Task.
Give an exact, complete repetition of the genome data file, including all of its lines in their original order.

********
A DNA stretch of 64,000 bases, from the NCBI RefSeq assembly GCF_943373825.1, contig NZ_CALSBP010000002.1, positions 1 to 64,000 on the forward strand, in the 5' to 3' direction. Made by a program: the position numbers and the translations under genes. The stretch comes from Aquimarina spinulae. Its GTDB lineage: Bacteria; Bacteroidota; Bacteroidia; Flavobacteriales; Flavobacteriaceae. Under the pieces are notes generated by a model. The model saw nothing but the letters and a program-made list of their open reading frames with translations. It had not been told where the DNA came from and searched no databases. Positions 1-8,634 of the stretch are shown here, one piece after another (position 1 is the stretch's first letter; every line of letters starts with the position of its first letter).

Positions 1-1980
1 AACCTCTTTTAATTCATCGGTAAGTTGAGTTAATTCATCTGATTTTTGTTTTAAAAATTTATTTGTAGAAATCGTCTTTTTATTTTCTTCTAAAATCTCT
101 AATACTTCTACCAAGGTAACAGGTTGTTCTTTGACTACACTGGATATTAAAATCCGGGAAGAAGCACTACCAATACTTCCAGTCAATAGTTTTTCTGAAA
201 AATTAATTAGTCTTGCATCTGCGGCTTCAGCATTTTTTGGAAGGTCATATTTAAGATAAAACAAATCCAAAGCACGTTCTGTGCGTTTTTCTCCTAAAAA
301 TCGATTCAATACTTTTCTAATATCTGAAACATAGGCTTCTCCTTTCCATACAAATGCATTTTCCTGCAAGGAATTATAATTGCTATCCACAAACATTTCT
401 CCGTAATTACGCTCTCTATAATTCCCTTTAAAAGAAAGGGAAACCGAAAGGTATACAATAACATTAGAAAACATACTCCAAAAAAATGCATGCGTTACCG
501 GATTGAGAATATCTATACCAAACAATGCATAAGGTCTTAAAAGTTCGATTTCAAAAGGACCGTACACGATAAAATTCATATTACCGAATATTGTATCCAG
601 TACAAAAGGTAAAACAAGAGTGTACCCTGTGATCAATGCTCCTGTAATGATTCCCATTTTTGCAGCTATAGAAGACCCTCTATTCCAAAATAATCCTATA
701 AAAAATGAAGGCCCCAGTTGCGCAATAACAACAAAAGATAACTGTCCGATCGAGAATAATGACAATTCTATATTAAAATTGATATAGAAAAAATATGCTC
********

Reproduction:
A DNA stretch of 64,000 bases, from the NCBI RefSeq assembly GCF_943373825.1, contig NZ_CALSBP010000002.1, positions 1 to 64,000 on the forward strand, in the 5' to 3' direction. Made by a program: the position numbers and the translations under genes. The stretch comes from Aquimarina spinulae. Its GTDB lineage: Bacteria; Bacteroidota; Bacteroidia; Flavobacteriales; Flavobacteriaceae. Under the pieces are notes generated by a model. The model saw nothing but the letters and a program-made list of their open reading frames with translations. It had not been told where the DNA came from and searched no databases. Positions 1-8,634 of the stretch are shown here, one piece after another (position 1 is the stretch's first letter; every line of letters starts with the position of its first letter).

Positions 1-1980
1 AACCTCTTTTAATTCATCGGTAAGTTGAGTTAATTCATCTGATTTTTGTTTTAAAAATTTATTTGTAGAAATCGTCTTTTTATTTTCTTCTAAAATCTCT
101 AATACTTCTACCAAGGTAACAGGTTGTTCTTTGACTACACTGGATATTAAAATCCGGGAAGAAGCACTACCAATACTTCCAGTCAATAGTTTTTCTGAAA
201 AATTAATTAGTCTTGCATCTGCGGCTTCAGCATTTTTTGGAAGGTCATATTTAAGATAAAACAAATCCAAAGCACGTTCTGTGCGTTTTTCTCCTAAAAA
301 TCGATTCAATACTTTTCTAATATCTGAAACATAGGCTTCTCCTTTCCATACAAATGCATTTTCCTGCAAGGAATTATAATTGCTATCCACAAACATTTCT
401 CCGTAATTACGCTCTCTATAATTCCCTTTAAAAGAAAGGGAAACCGAAAGGTATACAATAACATTAGAAAACATACTCCAAAAAAATGCATGCGTTACCG
501 GATTGAGAATATCTATACCAAACAATGCATAAGGTCTTAAAAGTTCGATTTCAAAAGGACCGTACACGATAAAATTCATATTACCGAATATTGTATCCAG
601 TACAAAAGGTAAAACAAGAGTGTACCCTGTGATCAATGCTCCTGTAATGATTCCCATTTTTGCAGCTATAGAAGACCCTCTATTCCAAAATAATCCTATA
701 AAAAATGAAGGCCCCAGTTGCGCAATAACAACAAAAGATAACTGTCCGATCGAGAATAATGACAATTCTATATTAAAATTGATATAGAAAAAATATGCTC